By ‘our work’, I refer not only to carefully considered decisions on cases, but to the recently adopted Comprehensive Plan. The Comprehensive Plan is a guiding document influenced by the Planning Commission, but it is the work of hundreds of individuals – city staff, community members, other volunteers, and elected officials. That work played out over many months of meetings, formal hearings, public sessions, iterative drafts, and working groups focused on key components. Included is a Place Types Map, a way of guiding future development of our city and county in a manner consistent with the intentions and aspirations articulated in the Comprehensive Plan as a whole. By no means is the Place Types Map intended to be fixed and unyielding, but the frequency and ease with which changes to the Place Types Map have been approved by Council undermines the potential, the power, and the utility of the Comprehensive Plan as a guiding document for our community.

Possibly the most egregious example is the Virgil Road case, approved in May by Council as a 200-acre, single-use suburban sprawl development on previously undeveloped land in the eastern part of our county. It’s the area carrying the heaviest burden at present in terms of rampant suburban-style, disaggregated, environmentally degrading, almost exclusively residential, auto-dependent development. Those words are not jargon; they are qualitative and technical descriptors – choices – choices being endorsed favorably by Council. Choices in my view that are in too many ways inconsistent, as interpreted by the Planning Commission, with the adopted Comprehensive Plan. And unlike the frequent narrative, the case did not substantially change from the one opposed unanimously by the Planning Commission: approximately an additional $110 per home was proffered for Durham Public Schools – equivalent of an extra light fixture or two, per home.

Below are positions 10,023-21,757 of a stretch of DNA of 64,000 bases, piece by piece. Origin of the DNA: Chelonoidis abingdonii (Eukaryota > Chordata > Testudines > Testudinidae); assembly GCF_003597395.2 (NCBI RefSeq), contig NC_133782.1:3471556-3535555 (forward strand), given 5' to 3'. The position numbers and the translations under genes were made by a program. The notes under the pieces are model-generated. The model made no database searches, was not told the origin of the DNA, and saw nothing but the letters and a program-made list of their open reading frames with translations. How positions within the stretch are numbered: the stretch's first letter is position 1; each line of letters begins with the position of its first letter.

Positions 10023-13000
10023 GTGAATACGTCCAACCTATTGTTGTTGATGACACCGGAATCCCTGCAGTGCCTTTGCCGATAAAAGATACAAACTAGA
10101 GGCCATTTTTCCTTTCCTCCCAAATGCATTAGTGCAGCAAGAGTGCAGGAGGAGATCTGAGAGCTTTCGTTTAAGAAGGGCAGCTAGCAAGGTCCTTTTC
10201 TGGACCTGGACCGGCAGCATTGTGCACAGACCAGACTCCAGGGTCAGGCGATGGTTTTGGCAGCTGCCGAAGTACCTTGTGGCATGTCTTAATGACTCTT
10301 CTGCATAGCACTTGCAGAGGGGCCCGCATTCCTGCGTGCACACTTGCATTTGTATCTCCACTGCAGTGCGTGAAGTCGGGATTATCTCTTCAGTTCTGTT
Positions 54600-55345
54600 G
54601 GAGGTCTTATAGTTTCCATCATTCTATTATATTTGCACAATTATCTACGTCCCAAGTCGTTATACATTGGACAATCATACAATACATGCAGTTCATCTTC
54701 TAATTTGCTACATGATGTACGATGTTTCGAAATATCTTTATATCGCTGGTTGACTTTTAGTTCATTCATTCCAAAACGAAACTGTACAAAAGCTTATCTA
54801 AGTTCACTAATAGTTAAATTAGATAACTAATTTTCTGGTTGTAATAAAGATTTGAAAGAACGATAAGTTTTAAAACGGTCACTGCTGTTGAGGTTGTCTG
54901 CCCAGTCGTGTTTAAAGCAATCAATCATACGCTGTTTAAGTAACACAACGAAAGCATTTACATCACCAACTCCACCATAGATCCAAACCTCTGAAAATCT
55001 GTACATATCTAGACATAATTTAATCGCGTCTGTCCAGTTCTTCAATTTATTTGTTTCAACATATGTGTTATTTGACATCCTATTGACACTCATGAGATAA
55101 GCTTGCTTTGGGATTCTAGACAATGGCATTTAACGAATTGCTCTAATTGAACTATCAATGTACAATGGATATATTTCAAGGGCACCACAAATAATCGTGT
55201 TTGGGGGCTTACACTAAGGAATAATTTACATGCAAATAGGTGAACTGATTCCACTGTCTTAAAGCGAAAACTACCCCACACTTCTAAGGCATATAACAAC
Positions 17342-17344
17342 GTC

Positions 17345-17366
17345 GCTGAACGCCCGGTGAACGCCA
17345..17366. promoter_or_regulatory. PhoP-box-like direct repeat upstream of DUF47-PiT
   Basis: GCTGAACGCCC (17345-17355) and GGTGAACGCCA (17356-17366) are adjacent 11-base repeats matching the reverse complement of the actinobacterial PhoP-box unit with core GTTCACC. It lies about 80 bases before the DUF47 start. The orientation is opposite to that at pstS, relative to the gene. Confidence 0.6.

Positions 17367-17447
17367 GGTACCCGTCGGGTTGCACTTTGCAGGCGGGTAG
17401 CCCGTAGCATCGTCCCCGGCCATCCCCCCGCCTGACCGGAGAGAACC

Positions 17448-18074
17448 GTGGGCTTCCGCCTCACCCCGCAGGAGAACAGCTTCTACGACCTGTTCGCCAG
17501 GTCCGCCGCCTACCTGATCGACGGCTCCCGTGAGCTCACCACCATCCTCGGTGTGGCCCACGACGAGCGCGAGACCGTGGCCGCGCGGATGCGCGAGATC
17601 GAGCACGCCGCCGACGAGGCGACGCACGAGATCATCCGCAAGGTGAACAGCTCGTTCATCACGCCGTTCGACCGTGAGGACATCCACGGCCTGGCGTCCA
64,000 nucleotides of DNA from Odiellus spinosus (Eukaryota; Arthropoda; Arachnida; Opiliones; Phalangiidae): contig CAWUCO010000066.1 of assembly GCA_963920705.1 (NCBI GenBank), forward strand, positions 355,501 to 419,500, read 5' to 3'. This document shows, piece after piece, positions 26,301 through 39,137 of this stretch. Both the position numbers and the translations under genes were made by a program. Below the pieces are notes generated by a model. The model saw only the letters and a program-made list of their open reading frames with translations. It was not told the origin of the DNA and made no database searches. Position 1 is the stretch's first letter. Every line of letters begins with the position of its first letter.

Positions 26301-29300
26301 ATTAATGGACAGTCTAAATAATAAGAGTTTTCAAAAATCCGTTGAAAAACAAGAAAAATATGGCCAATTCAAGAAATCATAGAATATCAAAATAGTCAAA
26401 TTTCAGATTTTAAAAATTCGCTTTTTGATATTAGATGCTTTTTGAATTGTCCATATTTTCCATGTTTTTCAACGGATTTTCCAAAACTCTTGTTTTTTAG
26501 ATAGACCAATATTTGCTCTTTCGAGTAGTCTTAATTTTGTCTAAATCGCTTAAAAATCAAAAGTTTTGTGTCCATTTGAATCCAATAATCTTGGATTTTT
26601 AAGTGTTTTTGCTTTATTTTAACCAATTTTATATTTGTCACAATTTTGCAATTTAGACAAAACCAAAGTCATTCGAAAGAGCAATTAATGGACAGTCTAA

It takes courage and leadership to discern from competing interests and complexity the best option in a rezoning case. And the challenges cities face extend well beyond planning. With utmost respect, Council’s obligations are far beyond land use decisions. Yet, it is in those decisions that clarity of conviction, of courage, and of priorities can be most visible. 

(Fear is also visible, as noted in Council comments about fear of state legislative intervention. Yet of the multiple clients I have had who’ve had projects move forward only through state legislative intervention, in no case was the project a single-use, suburban subdivision; fear of the legislature in this regard seems overstated.)

Thank you for the opportunity to serve Durham, and best wishes in your efforts going forward. Our community needs your leadership.


Tony Sease

Anthony M. Sease, PhD, PE, NCARB